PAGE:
Liberty is an inherently offensive lifestyle. Living in a free society guarantees that each one of us will see our most cherished principles and beliefs questioned and in some cases mocked. That psychic discomfort is the price we pay for basic civic peace. It's worth it. It's a pragmatic principle. Defend everyone else's rights, because if you don't there is no one to defend yours. -- MaxedOutMama

I don't just want gun rights... I want individual liberty, a culture of self-reliance....I want the whole bloody thing. -- Kim du Toit

The most glaring example of the cognitive dissonance on the left is the concept that human beings are inherently good, yet at the same time cannot be trusted with any kind of weapon, unless the magic fairy dust of government authority gets sprinkled upon them.-- Moshe Ben-David

The cult of the left believes that it is engaged in a great apocalyptic battle with corporations and industrialists for the ownership of the unthinking masses. Its acolytes see themselves as the individuals who have been "liberated" to think for themselves. They make choices. You however are just a member of the unthinking masses. You are not really a person, but only respond to the agendas of your corporate overlords. If you eat too much, it's because corporations make you eat. If you kill, it's because corporations encourage you to buy guns. You are not an individual. You are a social problem. -- Sultan Knish

All politics in this country now is just dress rehearsal for civil war. -- Billy Beck

Saturday, June 09, 2012

Quote of the Day - John Taylor Gatto (Pt. 4)

Sometimes the best hiding place is right in the open. It took seven years of reading and reflection for me to finally figure out that mass schooling of the young by force was a creation of the four great coal powers of the nineteenth century. It was under my nose, of course, but for years I avoided seeing what was there because no one else seemed to notice. Forced schooling arose from the new logic of the Industrial Age—the logic imposed on flesh and blood by fossil fuel and high-speed machinery.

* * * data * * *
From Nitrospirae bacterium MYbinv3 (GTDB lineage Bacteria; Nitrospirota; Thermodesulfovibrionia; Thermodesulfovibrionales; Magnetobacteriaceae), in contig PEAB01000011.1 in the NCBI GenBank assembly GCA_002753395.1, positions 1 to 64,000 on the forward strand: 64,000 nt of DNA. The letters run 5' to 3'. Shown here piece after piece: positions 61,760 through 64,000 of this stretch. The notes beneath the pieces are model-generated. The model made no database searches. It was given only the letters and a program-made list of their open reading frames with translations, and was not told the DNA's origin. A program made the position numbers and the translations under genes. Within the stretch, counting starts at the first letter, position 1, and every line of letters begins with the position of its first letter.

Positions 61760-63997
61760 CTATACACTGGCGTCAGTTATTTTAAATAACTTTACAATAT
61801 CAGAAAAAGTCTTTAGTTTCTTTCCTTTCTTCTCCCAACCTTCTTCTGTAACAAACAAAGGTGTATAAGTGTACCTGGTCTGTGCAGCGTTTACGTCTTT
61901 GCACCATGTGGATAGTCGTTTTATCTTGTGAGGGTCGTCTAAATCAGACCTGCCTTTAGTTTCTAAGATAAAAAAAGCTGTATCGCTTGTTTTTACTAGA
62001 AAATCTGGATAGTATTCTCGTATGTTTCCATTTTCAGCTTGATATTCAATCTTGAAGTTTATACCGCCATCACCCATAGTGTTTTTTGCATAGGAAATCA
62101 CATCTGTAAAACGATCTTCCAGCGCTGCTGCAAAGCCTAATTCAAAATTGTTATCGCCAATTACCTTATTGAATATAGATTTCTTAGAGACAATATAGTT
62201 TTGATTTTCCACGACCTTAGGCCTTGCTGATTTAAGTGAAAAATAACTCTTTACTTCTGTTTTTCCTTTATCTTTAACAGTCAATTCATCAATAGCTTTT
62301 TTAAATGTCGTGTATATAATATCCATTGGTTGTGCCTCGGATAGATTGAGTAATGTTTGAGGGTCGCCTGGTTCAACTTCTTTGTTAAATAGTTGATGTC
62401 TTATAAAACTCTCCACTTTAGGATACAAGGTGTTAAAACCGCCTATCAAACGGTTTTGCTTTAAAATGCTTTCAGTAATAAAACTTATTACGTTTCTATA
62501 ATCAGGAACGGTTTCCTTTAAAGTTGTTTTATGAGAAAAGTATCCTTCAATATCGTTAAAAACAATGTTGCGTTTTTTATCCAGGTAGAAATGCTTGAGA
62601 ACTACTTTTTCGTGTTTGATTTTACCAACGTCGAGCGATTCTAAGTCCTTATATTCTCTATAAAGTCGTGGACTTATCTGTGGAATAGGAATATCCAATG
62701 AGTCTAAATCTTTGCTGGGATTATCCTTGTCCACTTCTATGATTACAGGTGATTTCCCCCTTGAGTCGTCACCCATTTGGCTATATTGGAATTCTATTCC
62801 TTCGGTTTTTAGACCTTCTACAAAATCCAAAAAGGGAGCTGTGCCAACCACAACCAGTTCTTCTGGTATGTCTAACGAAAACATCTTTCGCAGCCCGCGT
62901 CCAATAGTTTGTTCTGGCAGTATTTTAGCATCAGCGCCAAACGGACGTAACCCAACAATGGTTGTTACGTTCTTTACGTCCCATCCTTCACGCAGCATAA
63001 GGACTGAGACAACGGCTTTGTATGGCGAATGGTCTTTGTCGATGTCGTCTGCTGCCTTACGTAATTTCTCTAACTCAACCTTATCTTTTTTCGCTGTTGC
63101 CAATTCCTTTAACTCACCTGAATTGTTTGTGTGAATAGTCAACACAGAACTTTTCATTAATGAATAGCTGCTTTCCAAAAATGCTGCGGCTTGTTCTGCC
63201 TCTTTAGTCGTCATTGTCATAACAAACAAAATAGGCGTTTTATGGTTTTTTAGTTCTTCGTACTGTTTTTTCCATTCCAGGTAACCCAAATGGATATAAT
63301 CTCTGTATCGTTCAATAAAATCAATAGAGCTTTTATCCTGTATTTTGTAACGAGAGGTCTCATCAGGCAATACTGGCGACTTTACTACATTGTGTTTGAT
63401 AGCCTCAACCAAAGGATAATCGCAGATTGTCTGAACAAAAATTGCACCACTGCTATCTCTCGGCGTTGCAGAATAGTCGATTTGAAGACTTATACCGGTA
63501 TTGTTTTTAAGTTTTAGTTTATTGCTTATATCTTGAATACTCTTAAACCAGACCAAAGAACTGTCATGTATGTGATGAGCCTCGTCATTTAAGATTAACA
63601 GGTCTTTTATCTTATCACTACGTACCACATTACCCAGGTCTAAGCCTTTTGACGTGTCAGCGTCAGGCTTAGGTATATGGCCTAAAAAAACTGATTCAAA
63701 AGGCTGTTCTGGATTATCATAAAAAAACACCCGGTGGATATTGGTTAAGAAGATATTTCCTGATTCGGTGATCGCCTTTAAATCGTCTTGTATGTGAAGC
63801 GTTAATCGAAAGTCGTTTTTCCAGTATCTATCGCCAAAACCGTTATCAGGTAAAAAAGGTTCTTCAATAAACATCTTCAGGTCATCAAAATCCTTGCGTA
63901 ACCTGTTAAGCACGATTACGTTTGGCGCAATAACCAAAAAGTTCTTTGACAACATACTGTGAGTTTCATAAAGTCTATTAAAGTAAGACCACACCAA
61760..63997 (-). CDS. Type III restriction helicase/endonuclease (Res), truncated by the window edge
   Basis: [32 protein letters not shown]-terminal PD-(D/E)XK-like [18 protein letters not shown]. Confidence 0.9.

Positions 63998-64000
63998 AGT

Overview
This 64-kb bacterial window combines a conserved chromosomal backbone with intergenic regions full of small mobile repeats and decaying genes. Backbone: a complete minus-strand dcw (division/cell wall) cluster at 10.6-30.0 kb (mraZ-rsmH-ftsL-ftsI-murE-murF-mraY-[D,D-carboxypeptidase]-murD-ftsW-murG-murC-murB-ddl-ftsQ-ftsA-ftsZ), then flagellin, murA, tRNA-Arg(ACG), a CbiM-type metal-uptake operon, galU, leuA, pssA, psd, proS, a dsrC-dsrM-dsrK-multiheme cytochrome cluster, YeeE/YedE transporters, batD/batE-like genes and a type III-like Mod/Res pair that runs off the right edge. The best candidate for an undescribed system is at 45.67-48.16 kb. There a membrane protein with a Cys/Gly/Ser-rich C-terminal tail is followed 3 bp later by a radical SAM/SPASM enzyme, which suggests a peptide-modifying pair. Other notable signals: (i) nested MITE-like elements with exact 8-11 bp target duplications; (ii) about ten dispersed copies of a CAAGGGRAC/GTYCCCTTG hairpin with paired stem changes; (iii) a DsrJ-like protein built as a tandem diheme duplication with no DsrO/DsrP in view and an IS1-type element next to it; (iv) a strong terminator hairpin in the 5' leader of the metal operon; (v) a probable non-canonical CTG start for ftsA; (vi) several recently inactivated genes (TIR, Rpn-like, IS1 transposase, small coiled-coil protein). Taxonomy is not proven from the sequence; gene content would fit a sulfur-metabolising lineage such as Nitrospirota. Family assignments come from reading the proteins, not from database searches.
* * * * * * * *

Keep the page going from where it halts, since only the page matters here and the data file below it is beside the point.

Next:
This simple reality is hidden from view by early philosophical and theological anticipations of mass schooling in various writings about social order and human nature. But you shouldn't be fooled any more than Charles Francis Adams was fooled when he observed in 1880 that what was being cooked up for kids unlucky enough to be snared by the newly proposed institutional school net combined characteristics of the cotton mill and the railroad with those of a state prison.

After the Civil War, utopian speculative analysis regarding isolation of children in custodial compounds where they could be subjected to deliberate molding routines, began to be discussed seriously by the Northeastern policy elites of business, government, and university life. These discussions were inspired by a growing realization that the productive potential of machinery driven by coal was limitless. Railroad development made possible by coal and startling new inventions like the telegraph, seemed suddenly to make village life and local dreams irrelevant. A new governing mind was emerging in harmony with the new reality.

The principal motivation for this revolution in family and community life might seem to be greed, but this surface appearance conceals philosophical visions approaching religious exaltation in intensity—that effective early indoctrination of all children would lead to an orderly scientific society, one controlled by the best people, now freed from the obsolete straitjacket of democratic traditions and historic American libertarian attitudes.

Forced schooling was the medicine to bring the whole continental population into conformity with these plans so that it might be regarded as a "human resource" and managed as a "workforce." No more Ben Franklins or Tom Edisons could be allowed; they set a bad example. One way to manage this was to see to it that individuals were prevented from taking up their working lives until an advanced age when the ardor of youth and its insufferable self-confidence had cooled.

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